As best I recall, O'Reilly was one of Frank O'Connor's personal sources for his Collins biog, The Big Fellow, and is written about therein.
 

Roman Emperor

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What's hardly ever commented on (though this is begining to change) is what the Squad got up to in the civil war. Between Kerry and Dublin (and spread across CID, National Army Intel and the Dublin Guard) they killed in cold blood something in the region of 50 prisoners, or otherwise unarmed, anti-Treatyites.

The story of the Squad is really very dark indeed. What I've noticed recently is that in 1919-21 Collins controlled them quite tightly. Mostly young and loyal to him, they killed who he told them to kill. In the Truce there are lots of reports of them being totally out of control, drinking heavily and involved in random violence.

In the civil war, freed from Collins' control after he was killed, they killed all around them and there are also pretty serious cases of torture of prisoners. Even after the civil war several of them were invovled in apolitical killings - notably of two innocent Jews in Dublin.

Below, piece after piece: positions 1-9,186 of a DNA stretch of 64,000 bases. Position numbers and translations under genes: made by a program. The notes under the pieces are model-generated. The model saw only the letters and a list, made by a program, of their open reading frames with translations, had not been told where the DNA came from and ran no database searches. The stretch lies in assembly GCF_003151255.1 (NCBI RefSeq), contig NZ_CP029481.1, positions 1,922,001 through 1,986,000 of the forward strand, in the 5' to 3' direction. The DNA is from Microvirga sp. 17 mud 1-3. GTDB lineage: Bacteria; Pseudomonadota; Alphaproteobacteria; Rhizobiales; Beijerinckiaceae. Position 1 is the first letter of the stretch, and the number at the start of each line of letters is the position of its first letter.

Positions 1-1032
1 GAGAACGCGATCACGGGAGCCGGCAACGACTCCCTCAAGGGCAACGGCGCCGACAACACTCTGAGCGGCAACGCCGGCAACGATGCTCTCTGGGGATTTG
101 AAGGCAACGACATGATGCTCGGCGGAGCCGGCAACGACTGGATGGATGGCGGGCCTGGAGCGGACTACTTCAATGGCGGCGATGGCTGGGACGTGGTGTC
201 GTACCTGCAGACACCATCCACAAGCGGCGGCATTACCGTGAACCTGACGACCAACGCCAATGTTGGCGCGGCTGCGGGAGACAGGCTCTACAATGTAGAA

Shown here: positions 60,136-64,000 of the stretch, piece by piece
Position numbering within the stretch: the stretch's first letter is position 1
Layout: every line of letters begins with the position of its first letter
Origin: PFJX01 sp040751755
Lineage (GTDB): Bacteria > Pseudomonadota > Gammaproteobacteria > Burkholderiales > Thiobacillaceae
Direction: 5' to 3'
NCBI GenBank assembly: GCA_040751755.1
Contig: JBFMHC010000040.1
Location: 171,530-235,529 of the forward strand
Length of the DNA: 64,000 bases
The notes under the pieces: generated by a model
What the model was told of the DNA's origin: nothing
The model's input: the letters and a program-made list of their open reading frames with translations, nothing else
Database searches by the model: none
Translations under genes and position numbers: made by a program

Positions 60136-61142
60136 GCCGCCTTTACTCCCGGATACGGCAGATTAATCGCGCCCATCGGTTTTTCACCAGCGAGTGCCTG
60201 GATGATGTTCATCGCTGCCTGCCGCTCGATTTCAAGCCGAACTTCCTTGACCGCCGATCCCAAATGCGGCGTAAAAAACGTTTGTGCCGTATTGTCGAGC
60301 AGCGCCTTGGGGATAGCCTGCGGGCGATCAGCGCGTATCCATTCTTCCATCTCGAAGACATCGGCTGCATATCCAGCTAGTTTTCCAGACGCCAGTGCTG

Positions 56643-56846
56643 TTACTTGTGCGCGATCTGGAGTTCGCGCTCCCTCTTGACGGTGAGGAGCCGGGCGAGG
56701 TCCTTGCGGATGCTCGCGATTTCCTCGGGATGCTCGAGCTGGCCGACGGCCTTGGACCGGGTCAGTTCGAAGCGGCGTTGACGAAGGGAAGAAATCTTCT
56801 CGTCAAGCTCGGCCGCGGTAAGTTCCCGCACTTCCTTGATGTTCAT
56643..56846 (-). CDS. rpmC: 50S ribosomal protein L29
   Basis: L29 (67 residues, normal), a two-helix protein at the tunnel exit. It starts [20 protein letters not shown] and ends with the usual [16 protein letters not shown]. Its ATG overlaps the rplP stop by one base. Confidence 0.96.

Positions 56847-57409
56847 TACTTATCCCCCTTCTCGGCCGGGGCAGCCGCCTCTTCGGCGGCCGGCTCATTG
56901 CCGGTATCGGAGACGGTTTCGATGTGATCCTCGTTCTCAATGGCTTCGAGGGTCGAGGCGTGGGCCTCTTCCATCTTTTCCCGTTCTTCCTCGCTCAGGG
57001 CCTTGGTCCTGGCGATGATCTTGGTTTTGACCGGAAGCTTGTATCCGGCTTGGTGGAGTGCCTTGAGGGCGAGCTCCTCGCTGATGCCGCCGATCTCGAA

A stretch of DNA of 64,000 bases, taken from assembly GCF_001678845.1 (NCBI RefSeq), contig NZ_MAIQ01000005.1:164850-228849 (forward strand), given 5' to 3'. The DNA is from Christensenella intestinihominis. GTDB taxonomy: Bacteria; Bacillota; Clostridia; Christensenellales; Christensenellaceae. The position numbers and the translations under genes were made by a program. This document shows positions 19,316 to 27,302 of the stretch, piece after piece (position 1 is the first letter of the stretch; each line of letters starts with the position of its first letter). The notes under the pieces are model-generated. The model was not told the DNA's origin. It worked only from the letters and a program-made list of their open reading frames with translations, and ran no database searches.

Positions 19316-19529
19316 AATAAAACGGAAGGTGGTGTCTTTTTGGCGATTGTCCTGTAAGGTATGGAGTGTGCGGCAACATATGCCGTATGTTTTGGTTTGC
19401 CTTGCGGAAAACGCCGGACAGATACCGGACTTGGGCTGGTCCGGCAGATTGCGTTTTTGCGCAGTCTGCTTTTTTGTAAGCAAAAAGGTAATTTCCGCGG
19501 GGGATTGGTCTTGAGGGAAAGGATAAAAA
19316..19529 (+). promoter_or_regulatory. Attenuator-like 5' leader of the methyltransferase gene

Fortunately a lot of them were dumped out of the Army in 1924 arising out of the threatened mutiny. I don't say this as a party political thing, or from one side of the civil war, but the totality of what they werre involved in needs to be talked about.
Was this the group based in Dunlop House/Oriel House ?
 

Schomberg

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What's hardly ever commented on (though this is begining to change) is what the Squad got up to in the civil war. Between Kerry and Dublin (and spread across CID, National Army Intel and the Dublin Guard) they killed in cold blood something in the region of 50 prisoners, or otherwise unarmed, anti-Treatyites.